Maybe they have legendary healers as well, people who can pull others back from the brink of death.
Yes, they are men and women, but they deal in things beyond the realm of what she can hope to achieve.
Perhaps they have doctors as well, beyond the capabilities of doctors she knows and can call upon.
He stops pacing. “You mean medics?”
She has not heard a doctor referred to as such before, but she presses onwards. “A healer?”
He slumps back down into his seat, head in his hands, a sob ripping free of his throat. “We don’t have anyone who uses medical chakra. The best we have is no better than what is being done now.”
And time is not on their side.
She still does not know what he means by chakra, but the rest of his statement is perfectly clear.
Whatever help there is from the Uchiha, it will likely not be worth much more than Jizen-sensei if it were any better.
She ought not to have forgotten.
This was the same way their eldest brother died, wasn’t it?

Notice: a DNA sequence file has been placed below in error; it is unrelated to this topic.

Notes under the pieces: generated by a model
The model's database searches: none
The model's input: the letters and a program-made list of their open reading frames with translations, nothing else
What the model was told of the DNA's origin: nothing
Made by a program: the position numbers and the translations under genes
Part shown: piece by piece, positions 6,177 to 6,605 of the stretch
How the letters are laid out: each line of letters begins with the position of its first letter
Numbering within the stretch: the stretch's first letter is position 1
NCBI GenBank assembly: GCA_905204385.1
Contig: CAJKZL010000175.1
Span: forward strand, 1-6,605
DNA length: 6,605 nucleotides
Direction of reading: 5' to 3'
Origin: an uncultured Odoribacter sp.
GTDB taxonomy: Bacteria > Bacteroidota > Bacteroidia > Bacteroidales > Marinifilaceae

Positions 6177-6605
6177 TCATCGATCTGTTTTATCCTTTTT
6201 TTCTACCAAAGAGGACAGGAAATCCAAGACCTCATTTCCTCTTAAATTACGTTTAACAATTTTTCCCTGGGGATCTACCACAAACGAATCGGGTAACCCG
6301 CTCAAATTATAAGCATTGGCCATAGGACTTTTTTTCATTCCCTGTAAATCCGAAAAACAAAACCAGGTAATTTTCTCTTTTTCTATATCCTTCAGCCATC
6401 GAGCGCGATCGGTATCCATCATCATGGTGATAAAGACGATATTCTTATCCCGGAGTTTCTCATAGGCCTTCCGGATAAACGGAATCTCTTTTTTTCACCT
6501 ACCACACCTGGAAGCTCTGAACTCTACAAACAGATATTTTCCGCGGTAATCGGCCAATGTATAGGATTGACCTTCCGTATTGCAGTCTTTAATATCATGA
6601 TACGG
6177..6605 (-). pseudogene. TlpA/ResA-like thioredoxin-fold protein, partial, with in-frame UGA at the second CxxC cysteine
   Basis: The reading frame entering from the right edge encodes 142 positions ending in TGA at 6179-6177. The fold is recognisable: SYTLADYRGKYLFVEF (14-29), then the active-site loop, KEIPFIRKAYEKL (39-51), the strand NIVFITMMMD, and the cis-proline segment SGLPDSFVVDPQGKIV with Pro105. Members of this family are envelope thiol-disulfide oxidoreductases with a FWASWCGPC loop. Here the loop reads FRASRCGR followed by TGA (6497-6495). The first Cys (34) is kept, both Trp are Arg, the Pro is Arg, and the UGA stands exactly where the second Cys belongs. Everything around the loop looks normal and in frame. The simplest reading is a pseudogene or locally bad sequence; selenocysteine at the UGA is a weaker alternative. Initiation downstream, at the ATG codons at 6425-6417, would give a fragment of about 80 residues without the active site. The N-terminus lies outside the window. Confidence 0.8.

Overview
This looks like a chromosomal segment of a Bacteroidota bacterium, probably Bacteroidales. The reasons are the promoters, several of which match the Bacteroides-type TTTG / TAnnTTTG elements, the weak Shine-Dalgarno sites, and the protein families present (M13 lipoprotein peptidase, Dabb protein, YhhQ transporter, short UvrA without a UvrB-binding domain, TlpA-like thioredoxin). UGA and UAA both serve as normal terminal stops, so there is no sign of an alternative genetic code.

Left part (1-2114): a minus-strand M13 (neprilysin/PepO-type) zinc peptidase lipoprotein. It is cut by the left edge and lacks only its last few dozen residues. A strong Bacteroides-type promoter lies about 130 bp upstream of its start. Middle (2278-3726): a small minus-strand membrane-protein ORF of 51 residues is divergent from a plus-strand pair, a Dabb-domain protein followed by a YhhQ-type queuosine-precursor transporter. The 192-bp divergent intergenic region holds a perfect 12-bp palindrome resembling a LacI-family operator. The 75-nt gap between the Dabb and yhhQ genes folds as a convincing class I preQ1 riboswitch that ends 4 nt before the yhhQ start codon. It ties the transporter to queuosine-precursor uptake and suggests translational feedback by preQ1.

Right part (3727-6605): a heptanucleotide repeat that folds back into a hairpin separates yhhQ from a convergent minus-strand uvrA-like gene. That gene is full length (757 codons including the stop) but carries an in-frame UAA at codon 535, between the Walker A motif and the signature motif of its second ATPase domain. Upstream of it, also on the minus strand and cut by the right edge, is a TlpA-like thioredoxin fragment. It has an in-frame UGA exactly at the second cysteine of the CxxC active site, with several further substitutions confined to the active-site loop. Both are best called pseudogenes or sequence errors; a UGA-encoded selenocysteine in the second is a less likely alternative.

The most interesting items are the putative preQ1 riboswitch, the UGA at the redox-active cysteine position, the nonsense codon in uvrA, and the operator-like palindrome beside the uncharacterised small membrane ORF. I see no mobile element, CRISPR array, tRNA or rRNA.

But these words stick to her throat as well.
“Chakra?” She does not know the word. Izuna had never mentioned it. But then, he had never explained most things when it comes to the life of shinobi. When they’d talked, it had been of other things — grief and sorrow, family and fortune, the beautiful, tender bits of the world, his hand trailing in the koi pond being nibbled at by the fish.
“Civilians call it life energy.” He does not raise his eyes, his head bowed, his hands clasped together as though praying. “Like what your doctor used.”
“There are people in the world who could do what he does, but better.” Jizen-sensei had never claimed to be the best under heaven, though he had studied at the famous medical school in the capital, which was where he learned his craft.
Long ago, her grandfather had saved his life when he was falsely accused of malpractice which had killed the unfavored concubine of a governmental official.
The very night he was freed, he had packed his bags and come back to Shunan with her grandfather’s caravan, and here he has stayed ever since.
“Yes, but—” Madara runs his fingers through his hair, nothing behind his eyes. “They likely will not be moved to come here.”
So that avenue is dead then, since she does not even know where to begin. She leaves further plans for the light of morning.